A Novel Method to Measure the Tentorial Angle and the Implications on Surgeries of the Pineal Region.
OBJECTIVE: There is no standard way to define the angle of the tentorium. The current trend to use the Twining line to define this angle has significant pitfalls. The goal of the current study was to provide a new and accurate way to measure the tentorial angle and demonstrate its impact on surgeries of the pineal region.
METHODS: A new technique (n-angle) to measure the tentorial angle was introduced using the floor of the fourth ventricle and the torcula. Comparisons with older techniques were made to illustrate reliability. Midline sagittal MR images were used to measure the tentorial angle in 240 individuals to obtain population-based data. A cohort of 8 patients who underwent either the infratentorial or the transtentorial approach to the pineal or upper vermian region were examined in search of correlations between tentorial angle and surgical approach.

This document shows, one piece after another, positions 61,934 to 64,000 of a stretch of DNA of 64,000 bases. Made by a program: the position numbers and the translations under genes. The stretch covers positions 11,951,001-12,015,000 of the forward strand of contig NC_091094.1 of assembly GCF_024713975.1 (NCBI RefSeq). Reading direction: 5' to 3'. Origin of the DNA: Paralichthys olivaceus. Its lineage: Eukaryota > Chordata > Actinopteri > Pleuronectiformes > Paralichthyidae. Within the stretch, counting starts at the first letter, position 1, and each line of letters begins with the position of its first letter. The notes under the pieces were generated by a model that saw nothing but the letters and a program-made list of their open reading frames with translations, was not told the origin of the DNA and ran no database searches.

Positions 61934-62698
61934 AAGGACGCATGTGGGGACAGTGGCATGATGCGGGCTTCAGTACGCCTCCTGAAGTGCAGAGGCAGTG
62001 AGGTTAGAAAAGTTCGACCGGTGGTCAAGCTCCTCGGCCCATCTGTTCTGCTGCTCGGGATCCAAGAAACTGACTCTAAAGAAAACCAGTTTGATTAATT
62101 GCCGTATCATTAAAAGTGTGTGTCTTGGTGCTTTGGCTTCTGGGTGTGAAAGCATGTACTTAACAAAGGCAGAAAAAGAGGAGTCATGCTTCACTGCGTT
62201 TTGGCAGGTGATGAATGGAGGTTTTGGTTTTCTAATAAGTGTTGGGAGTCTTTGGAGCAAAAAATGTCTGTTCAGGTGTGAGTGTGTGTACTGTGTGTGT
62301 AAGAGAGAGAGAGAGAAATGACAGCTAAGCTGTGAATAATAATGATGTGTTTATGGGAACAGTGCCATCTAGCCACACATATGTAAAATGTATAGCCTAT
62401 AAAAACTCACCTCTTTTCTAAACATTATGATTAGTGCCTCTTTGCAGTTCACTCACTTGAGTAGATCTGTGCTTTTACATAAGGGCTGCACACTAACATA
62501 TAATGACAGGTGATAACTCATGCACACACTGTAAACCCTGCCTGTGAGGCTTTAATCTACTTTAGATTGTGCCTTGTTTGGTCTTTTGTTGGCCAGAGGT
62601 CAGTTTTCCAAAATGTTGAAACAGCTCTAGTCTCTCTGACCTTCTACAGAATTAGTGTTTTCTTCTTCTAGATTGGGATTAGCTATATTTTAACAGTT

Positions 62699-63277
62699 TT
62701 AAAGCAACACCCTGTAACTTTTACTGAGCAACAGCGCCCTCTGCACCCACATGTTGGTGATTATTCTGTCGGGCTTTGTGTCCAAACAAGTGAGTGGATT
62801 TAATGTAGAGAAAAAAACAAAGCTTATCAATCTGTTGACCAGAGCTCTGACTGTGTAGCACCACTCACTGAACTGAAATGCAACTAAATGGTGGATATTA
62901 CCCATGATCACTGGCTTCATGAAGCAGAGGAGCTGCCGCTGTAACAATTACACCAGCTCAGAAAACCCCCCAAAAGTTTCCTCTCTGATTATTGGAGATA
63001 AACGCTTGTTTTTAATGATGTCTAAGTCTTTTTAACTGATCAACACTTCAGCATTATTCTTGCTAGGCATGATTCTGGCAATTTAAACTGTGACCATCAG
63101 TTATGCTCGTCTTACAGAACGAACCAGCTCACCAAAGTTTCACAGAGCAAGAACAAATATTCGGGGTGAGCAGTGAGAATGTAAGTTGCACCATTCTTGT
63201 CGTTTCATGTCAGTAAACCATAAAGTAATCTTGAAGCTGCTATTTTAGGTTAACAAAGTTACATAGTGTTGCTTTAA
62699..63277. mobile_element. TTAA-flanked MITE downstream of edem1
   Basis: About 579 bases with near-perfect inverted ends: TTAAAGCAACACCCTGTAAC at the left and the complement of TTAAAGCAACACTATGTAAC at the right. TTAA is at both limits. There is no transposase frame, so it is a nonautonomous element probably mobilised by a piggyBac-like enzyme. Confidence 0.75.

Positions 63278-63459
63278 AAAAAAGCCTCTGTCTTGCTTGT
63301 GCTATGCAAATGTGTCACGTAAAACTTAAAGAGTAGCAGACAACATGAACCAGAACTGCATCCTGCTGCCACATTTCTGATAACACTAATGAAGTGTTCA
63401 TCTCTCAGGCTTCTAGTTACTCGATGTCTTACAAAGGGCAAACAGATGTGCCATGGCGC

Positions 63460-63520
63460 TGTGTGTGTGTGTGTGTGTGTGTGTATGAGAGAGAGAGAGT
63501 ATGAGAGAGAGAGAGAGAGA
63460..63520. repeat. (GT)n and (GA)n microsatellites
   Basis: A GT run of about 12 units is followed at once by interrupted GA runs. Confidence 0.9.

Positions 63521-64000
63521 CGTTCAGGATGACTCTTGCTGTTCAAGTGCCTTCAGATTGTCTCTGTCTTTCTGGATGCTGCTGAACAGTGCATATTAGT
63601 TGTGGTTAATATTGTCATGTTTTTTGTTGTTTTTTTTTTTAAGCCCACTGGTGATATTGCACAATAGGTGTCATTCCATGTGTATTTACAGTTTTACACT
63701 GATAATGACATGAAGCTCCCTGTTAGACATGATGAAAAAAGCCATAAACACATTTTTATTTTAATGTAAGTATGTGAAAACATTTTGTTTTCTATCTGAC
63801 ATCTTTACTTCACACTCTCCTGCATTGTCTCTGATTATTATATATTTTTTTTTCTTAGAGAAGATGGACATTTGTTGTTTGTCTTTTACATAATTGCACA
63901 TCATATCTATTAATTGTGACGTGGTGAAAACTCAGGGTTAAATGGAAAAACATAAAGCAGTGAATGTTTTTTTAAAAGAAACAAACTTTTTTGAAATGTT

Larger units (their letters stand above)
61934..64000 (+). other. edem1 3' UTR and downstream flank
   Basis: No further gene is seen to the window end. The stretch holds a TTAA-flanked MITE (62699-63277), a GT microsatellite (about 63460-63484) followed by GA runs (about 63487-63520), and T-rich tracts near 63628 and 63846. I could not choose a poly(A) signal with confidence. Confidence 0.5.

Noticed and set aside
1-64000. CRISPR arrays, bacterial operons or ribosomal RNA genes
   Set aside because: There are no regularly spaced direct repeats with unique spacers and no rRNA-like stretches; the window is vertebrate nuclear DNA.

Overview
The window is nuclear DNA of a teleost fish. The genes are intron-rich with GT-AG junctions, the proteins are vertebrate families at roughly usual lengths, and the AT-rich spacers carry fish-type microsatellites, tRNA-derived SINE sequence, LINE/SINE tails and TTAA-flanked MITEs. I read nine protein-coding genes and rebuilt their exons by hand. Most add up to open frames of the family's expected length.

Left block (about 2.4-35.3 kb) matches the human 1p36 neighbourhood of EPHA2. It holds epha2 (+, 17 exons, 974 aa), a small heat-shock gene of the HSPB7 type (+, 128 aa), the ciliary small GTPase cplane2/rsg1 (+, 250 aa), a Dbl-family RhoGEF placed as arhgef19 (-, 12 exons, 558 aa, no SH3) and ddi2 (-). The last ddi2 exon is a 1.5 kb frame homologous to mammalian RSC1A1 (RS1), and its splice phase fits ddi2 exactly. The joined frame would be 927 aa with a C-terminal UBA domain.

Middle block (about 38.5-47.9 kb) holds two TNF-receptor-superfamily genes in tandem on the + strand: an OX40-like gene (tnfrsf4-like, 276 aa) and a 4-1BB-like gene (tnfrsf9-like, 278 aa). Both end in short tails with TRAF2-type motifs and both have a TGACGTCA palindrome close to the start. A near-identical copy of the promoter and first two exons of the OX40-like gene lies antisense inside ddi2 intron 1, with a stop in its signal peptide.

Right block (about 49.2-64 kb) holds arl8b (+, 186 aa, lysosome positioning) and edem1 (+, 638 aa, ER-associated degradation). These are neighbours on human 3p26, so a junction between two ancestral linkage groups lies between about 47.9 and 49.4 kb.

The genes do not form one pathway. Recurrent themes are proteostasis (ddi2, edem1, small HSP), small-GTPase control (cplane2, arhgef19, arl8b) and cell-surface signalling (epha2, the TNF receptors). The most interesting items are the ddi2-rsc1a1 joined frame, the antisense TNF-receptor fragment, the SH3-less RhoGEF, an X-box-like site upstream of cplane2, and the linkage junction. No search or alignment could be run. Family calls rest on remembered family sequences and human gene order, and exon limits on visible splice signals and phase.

RESULTS: The data in this study showed that the Twining line technique understates the tentorial angle in people with low-lying torcula. The n-angle is more reliable in reflecting the true steepness of the tentorium regardless of torcula position. On average, men have slightly steeper tentoriums. In the clinical cohort, all patients who underwent infratentorial surgery had tentorial angles67°.
CONCLUSION: The n-angle provides a reliable and accurate way to describe the slope of the tentorium. The population-based average of 60° may be a useful measurement to influence the choice of surgical approach, either under or through the tentorium, to the pineal region.
Published In/Presented At
Syed, H. R., & Jean, W. C. (2018). A Novel Method to Measure the Tentorial Angle and the Implications on Surgeries of the Pineal Region. World neurosurgery, 111, e213–e220. https://doi.org/10.1016/j.wneu.2017.12.037
Medicine and Health Sciences
Department of Surgery